—Nicholson Baker, U and I

“The genius meets with a group of students. The students tell the genius that the concept 'genius' is not, currently, a popular one.”
—Donald Barthelme, “The Genius”

Buy Expelled from Eden at Amazon.com

Also released recently, and certainly more accessible on the face, is Expelled from Eden: A William T. Vollmann Reader. Larry McCaffery and Michael Hemmingson compiled and edited this material, which spans the breadth of Vollmann's career. Selections from his major works abound (even two stories from Europe Central are included, and an excerpt from his forthcoming nonfiction work Imperial), as well as juvenilia (“A Bizarre Proposition,” for example, is a real letter Vollmann sent to the Saudi Embassy volunteering to be shot into space and mine asteroids), forewords and afterwords, journalism, appreciations, lists, and other miscellany.

This book might serve as a good introduction to Vollmann's style and concerns, but I don't think the selections from the larger works do justice to the wholes from which they are extracted. To experience Vollmann fully you need to confront him—or better yet, let him confront you. This problem isn't so grave with the short stories, which are self-contained, and I'll grant that McCaffery and Hemmingson are remarkably good at selecting portions of the novels that can stand on their own. But still. A scene like “The Agony of Parker” is first-class writing, but I can only guess whether a reader who does not know it in context will be able to comprehend what Vollmann is getting at.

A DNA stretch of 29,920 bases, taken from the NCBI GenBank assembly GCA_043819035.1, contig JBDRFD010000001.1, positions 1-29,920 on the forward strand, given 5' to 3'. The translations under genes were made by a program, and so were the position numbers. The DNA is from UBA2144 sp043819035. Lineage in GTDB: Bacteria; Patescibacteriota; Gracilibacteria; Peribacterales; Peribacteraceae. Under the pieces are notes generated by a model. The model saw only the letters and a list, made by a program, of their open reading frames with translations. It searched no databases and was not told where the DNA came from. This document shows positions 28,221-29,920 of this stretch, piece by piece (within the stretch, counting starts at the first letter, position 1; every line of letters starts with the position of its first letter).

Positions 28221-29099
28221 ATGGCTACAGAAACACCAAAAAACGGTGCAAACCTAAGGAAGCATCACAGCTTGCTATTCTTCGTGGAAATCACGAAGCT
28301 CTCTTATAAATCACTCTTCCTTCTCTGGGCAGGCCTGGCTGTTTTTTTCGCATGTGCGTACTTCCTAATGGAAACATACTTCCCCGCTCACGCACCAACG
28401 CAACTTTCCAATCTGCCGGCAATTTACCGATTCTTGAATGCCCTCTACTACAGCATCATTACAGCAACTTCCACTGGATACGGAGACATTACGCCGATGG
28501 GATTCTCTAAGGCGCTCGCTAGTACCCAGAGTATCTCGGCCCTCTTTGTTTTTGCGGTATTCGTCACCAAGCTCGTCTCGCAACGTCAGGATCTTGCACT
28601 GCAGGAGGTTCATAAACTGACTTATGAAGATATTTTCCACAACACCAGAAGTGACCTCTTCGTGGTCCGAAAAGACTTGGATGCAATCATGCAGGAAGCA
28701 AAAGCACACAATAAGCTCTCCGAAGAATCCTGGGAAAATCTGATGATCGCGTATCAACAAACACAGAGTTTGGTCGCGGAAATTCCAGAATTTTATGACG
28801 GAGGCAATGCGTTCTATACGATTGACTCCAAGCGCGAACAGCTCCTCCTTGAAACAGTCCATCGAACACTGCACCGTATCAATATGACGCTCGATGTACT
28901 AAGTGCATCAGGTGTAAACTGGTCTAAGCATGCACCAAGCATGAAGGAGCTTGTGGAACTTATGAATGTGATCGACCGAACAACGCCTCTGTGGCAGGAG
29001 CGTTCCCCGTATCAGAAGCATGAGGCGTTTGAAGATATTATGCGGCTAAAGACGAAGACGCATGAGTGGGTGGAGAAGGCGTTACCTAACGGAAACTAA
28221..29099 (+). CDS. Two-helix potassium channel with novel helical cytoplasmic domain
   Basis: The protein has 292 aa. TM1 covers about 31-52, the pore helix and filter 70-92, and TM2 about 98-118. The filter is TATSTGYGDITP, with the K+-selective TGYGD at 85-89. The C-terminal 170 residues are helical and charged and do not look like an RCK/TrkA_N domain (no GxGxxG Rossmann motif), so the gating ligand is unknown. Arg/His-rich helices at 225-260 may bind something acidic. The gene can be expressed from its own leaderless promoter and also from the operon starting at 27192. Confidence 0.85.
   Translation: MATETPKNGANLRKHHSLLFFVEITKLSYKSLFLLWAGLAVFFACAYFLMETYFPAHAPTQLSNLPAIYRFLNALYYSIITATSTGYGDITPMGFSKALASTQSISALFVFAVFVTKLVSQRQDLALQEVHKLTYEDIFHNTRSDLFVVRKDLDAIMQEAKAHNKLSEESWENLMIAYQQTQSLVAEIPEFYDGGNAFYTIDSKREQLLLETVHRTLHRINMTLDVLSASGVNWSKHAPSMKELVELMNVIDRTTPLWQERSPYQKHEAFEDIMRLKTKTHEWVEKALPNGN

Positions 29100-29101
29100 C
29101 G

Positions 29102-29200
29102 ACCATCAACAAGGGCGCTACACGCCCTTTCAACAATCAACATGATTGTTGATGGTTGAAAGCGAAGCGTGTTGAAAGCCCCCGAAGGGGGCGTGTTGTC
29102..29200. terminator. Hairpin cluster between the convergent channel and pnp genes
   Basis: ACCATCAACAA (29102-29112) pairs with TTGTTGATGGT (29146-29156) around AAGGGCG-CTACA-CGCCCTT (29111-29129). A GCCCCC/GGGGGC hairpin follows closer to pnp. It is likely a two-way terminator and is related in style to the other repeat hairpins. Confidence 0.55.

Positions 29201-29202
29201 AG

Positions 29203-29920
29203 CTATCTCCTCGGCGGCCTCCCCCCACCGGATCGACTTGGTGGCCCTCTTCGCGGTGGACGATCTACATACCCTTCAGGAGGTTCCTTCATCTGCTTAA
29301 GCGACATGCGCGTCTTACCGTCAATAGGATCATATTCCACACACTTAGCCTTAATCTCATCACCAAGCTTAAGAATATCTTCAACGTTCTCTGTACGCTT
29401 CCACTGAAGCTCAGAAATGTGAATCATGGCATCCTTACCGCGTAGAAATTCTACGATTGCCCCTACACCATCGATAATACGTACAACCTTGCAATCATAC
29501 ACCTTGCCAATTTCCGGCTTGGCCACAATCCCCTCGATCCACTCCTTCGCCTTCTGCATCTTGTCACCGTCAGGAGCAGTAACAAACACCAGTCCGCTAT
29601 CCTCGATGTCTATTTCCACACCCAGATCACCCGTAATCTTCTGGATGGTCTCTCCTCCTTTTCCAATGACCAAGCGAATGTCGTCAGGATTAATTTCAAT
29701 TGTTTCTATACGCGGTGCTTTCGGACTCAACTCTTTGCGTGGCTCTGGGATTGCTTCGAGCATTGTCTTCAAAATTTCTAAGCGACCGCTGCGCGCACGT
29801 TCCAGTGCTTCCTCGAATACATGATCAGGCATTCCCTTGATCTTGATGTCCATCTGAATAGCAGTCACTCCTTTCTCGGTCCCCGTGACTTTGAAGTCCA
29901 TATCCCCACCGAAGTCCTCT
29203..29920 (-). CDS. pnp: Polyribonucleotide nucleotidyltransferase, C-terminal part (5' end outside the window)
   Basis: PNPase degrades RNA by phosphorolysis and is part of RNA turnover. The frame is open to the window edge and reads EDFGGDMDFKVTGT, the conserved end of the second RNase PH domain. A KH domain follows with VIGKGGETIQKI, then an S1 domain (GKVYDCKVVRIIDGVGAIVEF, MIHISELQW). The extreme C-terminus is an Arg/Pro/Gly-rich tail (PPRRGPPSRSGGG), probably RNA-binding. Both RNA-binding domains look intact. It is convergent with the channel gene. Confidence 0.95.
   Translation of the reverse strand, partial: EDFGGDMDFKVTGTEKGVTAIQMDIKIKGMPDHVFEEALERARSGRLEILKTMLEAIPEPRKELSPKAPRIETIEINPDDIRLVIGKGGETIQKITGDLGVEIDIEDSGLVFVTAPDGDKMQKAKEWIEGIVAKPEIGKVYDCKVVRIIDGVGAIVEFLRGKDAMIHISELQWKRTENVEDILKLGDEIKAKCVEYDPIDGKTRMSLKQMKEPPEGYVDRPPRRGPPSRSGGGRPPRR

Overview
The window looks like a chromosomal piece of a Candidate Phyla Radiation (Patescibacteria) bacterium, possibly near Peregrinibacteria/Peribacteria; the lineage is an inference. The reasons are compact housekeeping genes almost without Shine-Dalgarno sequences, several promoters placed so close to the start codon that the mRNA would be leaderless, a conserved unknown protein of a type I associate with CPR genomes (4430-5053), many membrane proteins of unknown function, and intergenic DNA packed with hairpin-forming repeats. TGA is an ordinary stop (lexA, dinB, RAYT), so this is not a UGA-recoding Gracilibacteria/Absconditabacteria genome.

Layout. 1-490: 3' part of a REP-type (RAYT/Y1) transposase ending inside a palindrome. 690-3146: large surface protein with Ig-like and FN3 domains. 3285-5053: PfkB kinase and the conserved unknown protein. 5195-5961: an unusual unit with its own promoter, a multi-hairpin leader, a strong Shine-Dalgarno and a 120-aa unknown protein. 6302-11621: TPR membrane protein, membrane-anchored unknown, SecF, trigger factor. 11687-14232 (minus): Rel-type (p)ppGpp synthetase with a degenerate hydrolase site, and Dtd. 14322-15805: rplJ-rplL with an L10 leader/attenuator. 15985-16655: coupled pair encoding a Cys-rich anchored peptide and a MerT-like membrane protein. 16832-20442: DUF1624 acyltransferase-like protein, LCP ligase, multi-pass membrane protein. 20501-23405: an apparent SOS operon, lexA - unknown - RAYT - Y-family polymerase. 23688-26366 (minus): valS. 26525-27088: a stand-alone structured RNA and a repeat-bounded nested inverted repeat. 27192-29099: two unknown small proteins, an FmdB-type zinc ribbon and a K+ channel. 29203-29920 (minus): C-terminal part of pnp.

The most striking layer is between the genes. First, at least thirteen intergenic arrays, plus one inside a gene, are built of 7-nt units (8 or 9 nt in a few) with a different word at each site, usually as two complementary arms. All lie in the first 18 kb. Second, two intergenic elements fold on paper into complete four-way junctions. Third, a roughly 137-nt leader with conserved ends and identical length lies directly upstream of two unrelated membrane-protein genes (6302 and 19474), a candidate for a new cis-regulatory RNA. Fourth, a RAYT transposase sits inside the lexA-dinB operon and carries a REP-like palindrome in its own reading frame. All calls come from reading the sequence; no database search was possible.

Another handicap is that McCaffery's "chronology" of Vollmann's life goes on for over fifty pages—most of it not about Vollmann. McCaffery tries to explain this away by writing that he has “also included references to historical and political events that Vollmann has written about in his fiction and journals.” That “also” is an understatement so bold it borders a lie: the "chronology" starts in the primordial era with the sentencing of Atlas to hold up the world, then notes the expulsion of Adam and Eve from Eden, and proceeds in this fashion for almost thirty pages until finally, in 1959, William Vollmann is born. Sure, a lot of this information is interesting, but it's all obtainable elsewhere. McCaffery has taken up a significant fraction of the total page-count of this book and has offered little we couldn't have gleaned from reading the novels and stories themselves. Vollmann is not the kind of writer who attempts to mask his influences or interests; the blessed majority of his books have appendices rife with citations, source notes, even suggestions for further reading.